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Math Help - Integrate Using Substitution

  1. #1
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    Integrate Using Substitution

    I got this question in my maths exam today, I think I got it right - but I'm unsure.

    <br />
\int_0^2 \frac{2^x}{(2^x+1)^2} dx<br />

    Use the substitution u = 2^x

    I got something like 1/ln64.
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  2. #2
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    Quote Originally Posted by Killswitch View Post
    I got this question in my maths exam today, I think I got it right - but I'm unsure.

    <br />
\int_0^2 \frac{2^x}{(2^x+1)^2} dx<br />

    Use the substitution u = 2^x

    I got something like 1/ln64.
    \int_0^2 \frac{e^{x\ln 2}}{\left( e^{x\ln 2} + 1 \right)^2} \ dx

    Let t = x\ln 2

    \frac{1}{\ln 2} \int_0^{2\ln 2} \frac{e^t}{(e^t+1)^2} dt

    Let \chi = e^t+1

    \int_2^3 \frac{1}{\chi ^2} d \chi
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  3. #3
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    Yes, that looks like the right substitution... but I get an answer of \frac{3}{10\ln 2}.


    We have to evaluate \int_0^2 \frac{2^x}{(2^x+1)^2} dx :

    Substitute u = 2^x

    \Rightarrow \ln u = \ln 2^x = x \ln 2

    \Rightarrow \frac{1}{u} \frac{du}{dx} = \ln 2, i.e. u dx = \frac{du}{\ln 2}.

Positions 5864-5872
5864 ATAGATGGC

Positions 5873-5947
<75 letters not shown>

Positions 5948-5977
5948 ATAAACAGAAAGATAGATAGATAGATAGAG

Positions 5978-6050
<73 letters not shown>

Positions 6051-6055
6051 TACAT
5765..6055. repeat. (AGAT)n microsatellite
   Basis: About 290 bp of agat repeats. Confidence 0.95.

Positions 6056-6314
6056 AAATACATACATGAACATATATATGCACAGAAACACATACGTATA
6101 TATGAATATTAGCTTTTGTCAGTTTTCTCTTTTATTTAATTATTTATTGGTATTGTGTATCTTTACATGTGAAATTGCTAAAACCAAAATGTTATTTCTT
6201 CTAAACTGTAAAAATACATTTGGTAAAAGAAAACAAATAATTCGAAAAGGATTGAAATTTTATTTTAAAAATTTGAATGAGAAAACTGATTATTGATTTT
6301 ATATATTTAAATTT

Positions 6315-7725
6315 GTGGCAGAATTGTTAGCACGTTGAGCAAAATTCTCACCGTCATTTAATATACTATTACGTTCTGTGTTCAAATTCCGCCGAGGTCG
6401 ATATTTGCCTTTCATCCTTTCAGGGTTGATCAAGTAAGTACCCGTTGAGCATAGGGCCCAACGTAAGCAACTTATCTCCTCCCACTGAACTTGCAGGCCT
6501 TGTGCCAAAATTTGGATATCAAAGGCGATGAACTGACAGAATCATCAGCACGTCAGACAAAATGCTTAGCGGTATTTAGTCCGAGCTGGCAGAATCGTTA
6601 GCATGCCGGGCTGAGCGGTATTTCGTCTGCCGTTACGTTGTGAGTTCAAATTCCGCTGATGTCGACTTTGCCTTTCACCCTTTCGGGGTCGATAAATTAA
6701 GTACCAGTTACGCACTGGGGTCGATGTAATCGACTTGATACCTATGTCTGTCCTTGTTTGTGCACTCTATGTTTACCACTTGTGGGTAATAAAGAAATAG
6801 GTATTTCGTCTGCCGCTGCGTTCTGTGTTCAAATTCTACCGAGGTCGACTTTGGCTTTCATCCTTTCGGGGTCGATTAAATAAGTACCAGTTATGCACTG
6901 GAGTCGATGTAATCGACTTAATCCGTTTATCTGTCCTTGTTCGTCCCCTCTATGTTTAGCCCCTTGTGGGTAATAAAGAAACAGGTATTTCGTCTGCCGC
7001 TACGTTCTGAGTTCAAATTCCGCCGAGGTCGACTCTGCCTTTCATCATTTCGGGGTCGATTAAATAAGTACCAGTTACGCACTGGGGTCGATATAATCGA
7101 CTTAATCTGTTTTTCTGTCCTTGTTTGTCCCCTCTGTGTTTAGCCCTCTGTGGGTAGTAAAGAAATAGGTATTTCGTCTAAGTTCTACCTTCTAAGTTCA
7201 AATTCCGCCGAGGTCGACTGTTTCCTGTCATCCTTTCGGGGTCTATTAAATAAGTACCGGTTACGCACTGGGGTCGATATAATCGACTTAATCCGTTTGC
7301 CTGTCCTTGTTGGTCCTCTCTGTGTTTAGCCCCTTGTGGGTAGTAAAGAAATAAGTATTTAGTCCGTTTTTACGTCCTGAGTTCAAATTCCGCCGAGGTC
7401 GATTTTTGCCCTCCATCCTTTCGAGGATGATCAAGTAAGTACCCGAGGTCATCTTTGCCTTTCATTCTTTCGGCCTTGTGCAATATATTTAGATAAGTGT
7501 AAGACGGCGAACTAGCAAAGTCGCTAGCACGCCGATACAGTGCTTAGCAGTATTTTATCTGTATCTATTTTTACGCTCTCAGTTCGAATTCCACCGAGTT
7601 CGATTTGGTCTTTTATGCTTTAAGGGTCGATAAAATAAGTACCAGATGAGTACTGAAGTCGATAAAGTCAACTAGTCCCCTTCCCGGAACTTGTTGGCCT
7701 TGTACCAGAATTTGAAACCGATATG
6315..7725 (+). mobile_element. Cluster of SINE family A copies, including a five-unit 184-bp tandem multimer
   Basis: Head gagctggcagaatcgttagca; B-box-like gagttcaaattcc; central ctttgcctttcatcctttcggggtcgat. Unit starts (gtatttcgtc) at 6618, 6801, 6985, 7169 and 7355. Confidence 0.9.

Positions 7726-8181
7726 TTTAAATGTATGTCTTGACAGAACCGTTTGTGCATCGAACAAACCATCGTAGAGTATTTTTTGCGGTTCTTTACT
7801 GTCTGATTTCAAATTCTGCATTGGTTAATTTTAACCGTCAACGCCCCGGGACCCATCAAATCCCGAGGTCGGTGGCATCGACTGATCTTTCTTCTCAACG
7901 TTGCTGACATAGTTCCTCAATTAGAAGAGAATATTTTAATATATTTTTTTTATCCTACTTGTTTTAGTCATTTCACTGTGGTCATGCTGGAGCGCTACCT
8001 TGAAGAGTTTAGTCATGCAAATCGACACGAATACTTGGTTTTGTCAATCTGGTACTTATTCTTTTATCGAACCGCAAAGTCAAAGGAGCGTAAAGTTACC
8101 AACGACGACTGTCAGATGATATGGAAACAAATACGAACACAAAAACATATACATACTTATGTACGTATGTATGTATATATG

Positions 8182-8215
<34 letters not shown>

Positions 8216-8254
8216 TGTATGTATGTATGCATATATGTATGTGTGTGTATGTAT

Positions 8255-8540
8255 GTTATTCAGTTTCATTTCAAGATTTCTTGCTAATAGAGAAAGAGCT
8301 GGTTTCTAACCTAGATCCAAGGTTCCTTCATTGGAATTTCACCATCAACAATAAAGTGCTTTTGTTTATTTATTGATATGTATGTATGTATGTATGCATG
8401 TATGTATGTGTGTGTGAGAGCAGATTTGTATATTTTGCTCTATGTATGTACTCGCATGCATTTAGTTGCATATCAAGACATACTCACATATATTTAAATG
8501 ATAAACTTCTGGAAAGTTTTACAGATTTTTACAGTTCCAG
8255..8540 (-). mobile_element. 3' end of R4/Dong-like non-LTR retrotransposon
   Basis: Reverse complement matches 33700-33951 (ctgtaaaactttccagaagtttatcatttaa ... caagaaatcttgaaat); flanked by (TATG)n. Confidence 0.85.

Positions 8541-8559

So, \int_0^2 \frac{2^x}{(2^x+1)^2} dx = \int_0^2 \frac{u dx}{(u+1)^2} = \frac{1}{\ln 2} \int_1^4 \frac{du}{(u + 1)^2}.

    = \frac{1}{\ln 2} \left[ \frac{-1}{(u+1)}\right]_1^4 = \frac{1}{\ln 2} \cdot \left( - \frac{1}{5} + \frac{1}{2}\right) = \frac{3}{10\ln 2}.
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  4. #4
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    Here is another way.
    u = 2^x  + 1\quad  \Rightarrow \quad du = 2^x \ln (2)dx
    \int\limits_0^2 {\frac{{2^x dx}}{{\left( {2^x  + 1} \right)^2 }} = \frac{1}{{\ln (2)}}\int\limits_2^5 {u^{ - 2} du} } <br />
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  5. #5
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    Yet another way without changing the upper and lower limits
    Attached Thumbnails Attached Thumbnails Integrate Using Substitution-jun.gif  
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